As part of an online discussion/debate regarding the validity of a a Capacity Based Markup system (JLC-Why the PROOF System is Illogical) Allan Edwards of Allan Edwards Builder; Houston, Texas presented me with the "challenge" to show how a Capacity Based Markup system (aka PROOF) could be used to "Price a house".
Well to answer the question in new home construction, especially with a spec home, I wouldn’t use PROOF or any other markup method for that matter to "Price" a home. There is a subtle but important difference between "Pricing" a home and "Costing" one.
In Pricing a home there are other Value considerations that don’t necessarily appear on a balance sheet. A home also has intrinsic value based on just where it is being built and even how it is situated on it’s lot. A home costing 1,000,000 being built in my neighborhood in Katonah NY would be worth considerably less than the same exact home built 1 mile away in the Mt Holly neighborhood or 2 miles away up on Girdle Ridge near Caramoor. there are other factors that effect a homes price too such as noise (how close the highway or airport it is), the school system the house is in etc . Indeed building that same exact home 5 miles to the west of where I am in Somers or Yorktown NY the house would be Priced less.
In a May 2002 Professional Builder article Pricing Opens the Door to Profit management consultant Chuck Shinn was quoted as saying:
“Buyers decide what they are willing to pay for a house,and they base their decision on the value they see in the product, not on the builder’s costs. If you buy land poorly and build houses inefficiently, cost-based pricing can lead to over-priced houses that won’t sell. We still see that a lot. But today we also see underpricing because cost-based models don’t take into account the constant movement of supply and demand in the marketplace or the escalating value of a location.” (my emphasis)
But the article also goes on to say
Shinn, president of the Colorado-based Lee Evans Group, estimates that 80% of builders use cost-based pricing formulas. Sometimes they work, he says, but only because the prices fall, by chance rather than design, in the range where the market sees value. Shinn counsels that a better approach is to find the product the market favors on a particular site — through diligent market research — and the price the market will pay for that product, even before closing on the land.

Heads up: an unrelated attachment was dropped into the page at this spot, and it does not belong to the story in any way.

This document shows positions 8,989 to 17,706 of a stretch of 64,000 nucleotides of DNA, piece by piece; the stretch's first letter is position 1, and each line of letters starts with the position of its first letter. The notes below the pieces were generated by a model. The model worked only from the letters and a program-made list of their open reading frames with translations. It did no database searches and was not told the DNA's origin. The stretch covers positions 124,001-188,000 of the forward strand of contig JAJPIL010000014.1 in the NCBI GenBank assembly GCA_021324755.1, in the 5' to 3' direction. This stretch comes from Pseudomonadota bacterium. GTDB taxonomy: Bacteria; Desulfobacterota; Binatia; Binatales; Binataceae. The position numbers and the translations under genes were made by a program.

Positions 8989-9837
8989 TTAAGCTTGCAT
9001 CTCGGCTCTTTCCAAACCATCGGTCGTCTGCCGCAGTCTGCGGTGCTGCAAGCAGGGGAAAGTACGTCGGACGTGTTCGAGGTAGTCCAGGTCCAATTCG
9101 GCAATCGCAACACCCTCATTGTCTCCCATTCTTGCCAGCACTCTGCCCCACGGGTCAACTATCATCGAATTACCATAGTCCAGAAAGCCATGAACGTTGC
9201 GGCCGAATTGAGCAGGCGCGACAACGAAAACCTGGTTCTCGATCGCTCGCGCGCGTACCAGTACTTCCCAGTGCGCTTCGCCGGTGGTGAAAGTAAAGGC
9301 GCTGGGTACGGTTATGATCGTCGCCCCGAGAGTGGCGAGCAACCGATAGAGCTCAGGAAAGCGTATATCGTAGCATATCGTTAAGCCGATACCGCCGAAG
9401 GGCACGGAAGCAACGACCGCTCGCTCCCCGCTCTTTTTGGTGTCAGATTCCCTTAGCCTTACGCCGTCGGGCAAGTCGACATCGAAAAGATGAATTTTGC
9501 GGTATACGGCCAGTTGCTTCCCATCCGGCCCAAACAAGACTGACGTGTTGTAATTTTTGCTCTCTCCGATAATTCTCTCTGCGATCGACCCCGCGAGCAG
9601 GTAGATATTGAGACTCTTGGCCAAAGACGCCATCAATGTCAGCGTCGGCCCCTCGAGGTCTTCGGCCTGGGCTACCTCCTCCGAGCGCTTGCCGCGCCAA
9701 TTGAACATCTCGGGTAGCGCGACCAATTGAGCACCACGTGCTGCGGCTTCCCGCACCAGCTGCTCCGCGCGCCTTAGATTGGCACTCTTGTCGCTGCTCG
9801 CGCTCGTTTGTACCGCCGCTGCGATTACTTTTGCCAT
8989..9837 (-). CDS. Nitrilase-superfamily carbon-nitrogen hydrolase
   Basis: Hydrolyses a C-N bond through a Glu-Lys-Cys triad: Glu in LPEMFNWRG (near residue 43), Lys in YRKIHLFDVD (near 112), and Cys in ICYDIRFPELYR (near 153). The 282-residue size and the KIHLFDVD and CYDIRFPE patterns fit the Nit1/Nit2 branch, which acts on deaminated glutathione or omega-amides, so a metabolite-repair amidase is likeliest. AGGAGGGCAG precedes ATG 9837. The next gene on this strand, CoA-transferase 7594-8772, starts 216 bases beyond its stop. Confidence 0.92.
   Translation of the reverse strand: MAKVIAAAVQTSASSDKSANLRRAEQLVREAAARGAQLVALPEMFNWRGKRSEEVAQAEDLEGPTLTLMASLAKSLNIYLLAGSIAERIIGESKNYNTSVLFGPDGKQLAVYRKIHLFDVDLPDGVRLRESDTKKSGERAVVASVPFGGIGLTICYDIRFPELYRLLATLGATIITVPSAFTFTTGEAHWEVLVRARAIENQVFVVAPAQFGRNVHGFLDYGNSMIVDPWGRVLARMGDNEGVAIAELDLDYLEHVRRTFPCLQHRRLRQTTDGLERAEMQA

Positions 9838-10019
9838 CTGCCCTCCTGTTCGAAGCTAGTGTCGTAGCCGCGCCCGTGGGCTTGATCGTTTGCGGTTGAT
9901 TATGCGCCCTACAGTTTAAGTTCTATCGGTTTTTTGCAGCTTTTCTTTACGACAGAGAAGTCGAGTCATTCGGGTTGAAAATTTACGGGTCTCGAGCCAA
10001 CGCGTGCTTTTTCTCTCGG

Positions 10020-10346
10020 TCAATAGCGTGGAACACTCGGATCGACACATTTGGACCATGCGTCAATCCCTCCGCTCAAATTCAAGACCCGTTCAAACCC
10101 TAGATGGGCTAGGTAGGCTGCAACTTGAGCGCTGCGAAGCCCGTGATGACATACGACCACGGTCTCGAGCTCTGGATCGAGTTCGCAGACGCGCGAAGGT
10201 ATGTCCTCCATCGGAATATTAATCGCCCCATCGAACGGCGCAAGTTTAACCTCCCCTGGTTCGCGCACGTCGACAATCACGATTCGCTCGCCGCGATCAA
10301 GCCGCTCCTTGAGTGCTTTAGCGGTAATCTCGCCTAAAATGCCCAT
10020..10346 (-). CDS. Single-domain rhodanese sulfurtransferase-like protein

So if your building a spec home it a better approach to take a Top-Down approach to pricing based on the intrinsic value the home and land have to a potential buyer and work backwards to see if you can then build that home for a cost that leaves you with the Gross Profit you need and the Net Profit you want to generate. It’s a business strategy also known as Target Costing.
But putting those Pricing considerations aside we’ll look at the project from a Bottom-Up (cost-based) perspective.
I’m not at all sure at all why Allan put the challenge to me in the way that he did. In the discussion of any Markup System whether it’s a Traditional Volume Based Markup system such as Walt Stoeppelwerth, Michael Stone or Alan Hanbury advocate and talk about or a Capacity Based Markup system (aka PROOF) such as Irv Chasen, Ellen Rohr, David Gerstel and I advocate the discussion at it’s core roots is about how Overhead gets allocated. In Allan’s challenge to me he has already allocated overhead to the job (although we don’t know for sure just what method he used).
However if I was the builder and wanted to cost this house I would do just what I described in my post #15 in that discussion:
If I’m a builder and I’m generating $3000 dollars in Business Operational Costs (aka Overhead) per week ($156,000 per year) and I want to look at my business through a Capacity Based (PROOF) Markup System I can plan to recover that overhead a couple of different ways.
If I build 6 of pretty much the same house in a year I can take that $156,000 and divide it equally among the 6 houses. So with each house I should expect to recover $26,000 of my company’s Overhead costs. I would then take the Direct Job Costs add to that the $26,000 and since I’m not taking a salary out of that Overhead I would then also add whatever I wanted to make personally on to that sum.
Another way I could look at it is I figure I’m going to put in 2000 hours working building houses each year. I’m going to build six houses in a year but they aren’t the same house and are going to require different amounts of my time.
House 1 will take 410 hours of my effort.
House 2 will take 210 hours
House 3 will take 320 hours
House 4 will take 270 hours
House 5 will take 290 hours
House 6 will take 500 hours
So figuring each hour of my time essentially generates or accounts for $78.00 of Overhead ($156,000 divided by 2000 = $78) I need to spread that $156,000 respectively amongst those houses so I get:
House 1 @ 410 hours accounts for $31,980 of Overhead
House 2 @ 210 hours accounts for $16,380 of Overhead
House 3 @ 320 hours accounts for $24,960 of Overhead
House 4 @ 270 hours accounts for $21,060 of Overhead
House 5 @ 290 hours accounts for $22,620 of Overhead
House 6 @ 500 hours accounts for $39,000 of Overhead
And like the other example you take the houses Direct Job Costs add on the respective Overhead charge and then add to that what you want to make on the house.
That said reverse engineering the $30,000 Overhead allocation that Allan gave me I probably would have figured that that house would consume 384 to 385 hours or 19.23% of my company’s capacity.
My recommendation for Pricing the house would be as follows:
Direct Job Costs + Overhead Allocation + Consideration for The House’s Intrinsic Value = House Price
$1,000,000 + $30,000 + Consideration for the The House’s Intrinsic Value = House Price